See Your Daily Spending as Hours of Work With This Simple Formula for Google Sheets

This simple formula for Google Sheets instantly translates the cost of goods you've purchased into the hours you worked to afford them.

A few years ago, I noticed a trending Reddit “LifePro Tip” challenging people to reimagine the price of items purchased (especially impulse items) into the hours spent working to afford them.

Hours of Work to Dollars Spent

The idea isn’t to make you feel guilty, but rather to encourage mindful spending and intentional consumption.

Seeing the cost of everything you buy translated into the hours of your life exchanged to afford them instantly puts spending into perspective.

Henry Thoreau knew this 170 years ago:

“The cost of a thing is the amount of what I will call life which is required to be exchanged for it, immediately or in the long run.”

Thoreau, “Walden”

How to visualize your spending as hours of work

In Google Sheets powered by Tiller, a simple array formula can instantly convert your spending into hours of work based on your hourly pay.

Tiller founder Peter Polson outlines the steps in this older video on YouTube.

You can see how this works with your own hourly wage with this free demo version of the Tiller Foundation Template.

1 – In your Tiller-powered Google Sheet, navigate to your Transactions sheet:


2 – In the example Transactions sheet, add a new column between the “Amount” column and the “Account” column. The new column is column F:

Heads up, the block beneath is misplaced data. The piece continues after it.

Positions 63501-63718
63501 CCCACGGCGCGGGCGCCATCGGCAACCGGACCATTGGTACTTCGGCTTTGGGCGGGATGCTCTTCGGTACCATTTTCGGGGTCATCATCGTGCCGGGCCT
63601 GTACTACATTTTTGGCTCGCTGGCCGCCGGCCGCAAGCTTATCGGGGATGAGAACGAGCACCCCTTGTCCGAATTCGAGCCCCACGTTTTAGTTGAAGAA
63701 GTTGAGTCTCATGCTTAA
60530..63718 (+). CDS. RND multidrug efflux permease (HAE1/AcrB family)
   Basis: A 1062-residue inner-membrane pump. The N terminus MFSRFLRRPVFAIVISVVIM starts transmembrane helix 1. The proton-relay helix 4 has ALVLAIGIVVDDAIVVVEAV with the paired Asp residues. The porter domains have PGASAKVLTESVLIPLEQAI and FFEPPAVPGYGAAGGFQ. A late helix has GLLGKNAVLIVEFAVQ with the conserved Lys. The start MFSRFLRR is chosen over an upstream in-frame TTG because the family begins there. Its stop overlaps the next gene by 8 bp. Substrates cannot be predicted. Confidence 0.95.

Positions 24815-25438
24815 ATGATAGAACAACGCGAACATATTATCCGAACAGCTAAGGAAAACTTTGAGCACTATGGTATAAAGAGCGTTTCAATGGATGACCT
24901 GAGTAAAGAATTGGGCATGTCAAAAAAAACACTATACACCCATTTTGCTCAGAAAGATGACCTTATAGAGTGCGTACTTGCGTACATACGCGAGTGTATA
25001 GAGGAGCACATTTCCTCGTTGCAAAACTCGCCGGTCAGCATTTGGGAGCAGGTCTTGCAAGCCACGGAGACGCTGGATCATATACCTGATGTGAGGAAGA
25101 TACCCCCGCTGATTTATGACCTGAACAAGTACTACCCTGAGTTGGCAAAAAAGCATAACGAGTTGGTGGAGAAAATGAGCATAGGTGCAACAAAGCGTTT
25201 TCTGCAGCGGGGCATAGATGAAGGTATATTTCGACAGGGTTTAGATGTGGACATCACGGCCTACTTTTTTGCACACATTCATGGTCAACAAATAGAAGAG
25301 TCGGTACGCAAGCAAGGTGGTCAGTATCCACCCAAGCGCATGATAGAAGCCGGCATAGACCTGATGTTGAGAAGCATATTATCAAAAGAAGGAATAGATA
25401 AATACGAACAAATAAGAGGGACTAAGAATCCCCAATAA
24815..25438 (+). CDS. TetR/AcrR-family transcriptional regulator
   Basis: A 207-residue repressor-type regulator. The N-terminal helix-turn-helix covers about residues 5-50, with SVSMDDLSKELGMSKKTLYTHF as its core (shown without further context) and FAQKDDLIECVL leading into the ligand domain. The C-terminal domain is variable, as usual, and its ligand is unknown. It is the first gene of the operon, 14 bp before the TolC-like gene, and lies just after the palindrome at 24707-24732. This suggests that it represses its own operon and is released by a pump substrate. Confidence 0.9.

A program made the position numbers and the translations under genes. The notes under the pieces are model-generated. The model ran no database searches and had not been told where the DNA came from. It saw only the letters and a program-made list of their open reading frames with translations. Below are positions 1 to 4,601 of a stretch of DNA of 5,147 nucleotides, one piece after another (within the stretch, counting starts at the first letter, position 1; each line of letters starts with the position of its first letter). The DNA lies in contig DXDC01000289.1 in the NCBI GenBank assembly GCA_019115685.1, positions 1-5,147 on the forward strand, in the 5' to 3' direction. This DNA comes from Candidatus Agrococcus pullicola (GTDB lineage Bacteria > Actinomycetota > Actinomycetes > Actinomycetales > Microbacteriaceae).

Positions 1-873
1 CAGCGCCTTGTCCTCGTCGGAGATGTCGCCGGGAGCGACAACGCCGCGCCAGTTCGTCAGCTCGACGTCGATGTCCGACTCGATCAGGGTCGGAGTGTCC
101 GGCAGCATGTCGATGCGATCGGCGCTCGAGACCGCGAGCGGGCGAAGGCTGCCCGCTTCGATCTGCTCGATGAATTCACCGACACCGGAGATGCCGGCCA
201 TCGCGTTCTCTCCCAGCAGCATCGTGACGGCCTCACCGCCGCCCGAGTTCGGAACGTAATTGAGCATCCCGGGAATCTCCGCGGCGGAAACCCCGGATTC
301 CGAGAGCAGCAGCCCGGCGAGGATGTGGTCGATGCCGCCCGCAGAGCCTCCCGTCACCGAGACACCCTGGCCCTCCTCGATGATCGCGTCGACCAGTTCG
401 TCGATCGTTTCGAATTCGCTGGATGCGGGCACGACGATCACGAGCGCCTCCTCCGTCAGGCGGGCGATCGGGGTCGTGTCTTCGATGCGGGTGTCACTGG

New Column

3. In cell F1, add the array formula below:

The array formula is:

=arrayformula(if(row(E:E)=1,"Hours to Earn",(if((D:D)="Credit Card Payment","",(if((E:E)<0,(E:E)/-33,""))))))

Paste the formula into cell F1:

Array Formula

To calculate your hourly wage, it’s best to use your after-tax take-home rate. In the formula above (circled in the image below), the hourly rate is $33.

Modify this number to reflect your actual after-tax earnings:


This array formula will ignore any payments categorized “Credit Card Payment,” in column D, as these are transfers and not expenditures.

It also looks in column E for any payments above one dollar. The array formula will fill the whole column below with data.

You may need to slightly modify the formula to work with your spreadsheet. For example, in your Tiller sheet, if your Amount is not in Column E you’d want to update the formula to reflect that. Same if your Categories aren’t in column D.

Share your thoughts in the Tiller Community

That’s it. It’s a simple yet powerful formula. We’d love to hear what you’ve created in your Tiller sheet that you think others might want to know about. Share your thoughts here in the Tiller Community!


Edward Shepard

Edward Shepard

Marketing Lead at Tiller. Writer. Spreadsheet nerd. Get in touch with partnership ideas at edward @ tillerhq.com.

Notable Replies

  1. Avatar for AHB AHB says:

    This is very clever. I added it to my sheet.

    Modified to show as # h : # m (hours : minutes) using custom number format
    [h]" h : “m” m"